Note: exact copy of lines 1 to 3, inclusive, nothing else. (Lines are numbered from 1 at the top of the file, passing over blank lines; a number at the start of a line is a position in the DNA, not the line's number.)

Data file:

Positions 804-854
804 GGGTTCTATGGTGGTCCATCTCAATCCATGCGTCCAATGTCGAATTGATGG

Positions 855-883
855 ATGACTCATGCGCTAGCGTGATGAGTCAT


Positions 804-854
804 GGGTTCTATGGTGGTCCATCTCAATCCATGCGTCCAATGTCGAATTGATGG

Positions 855-883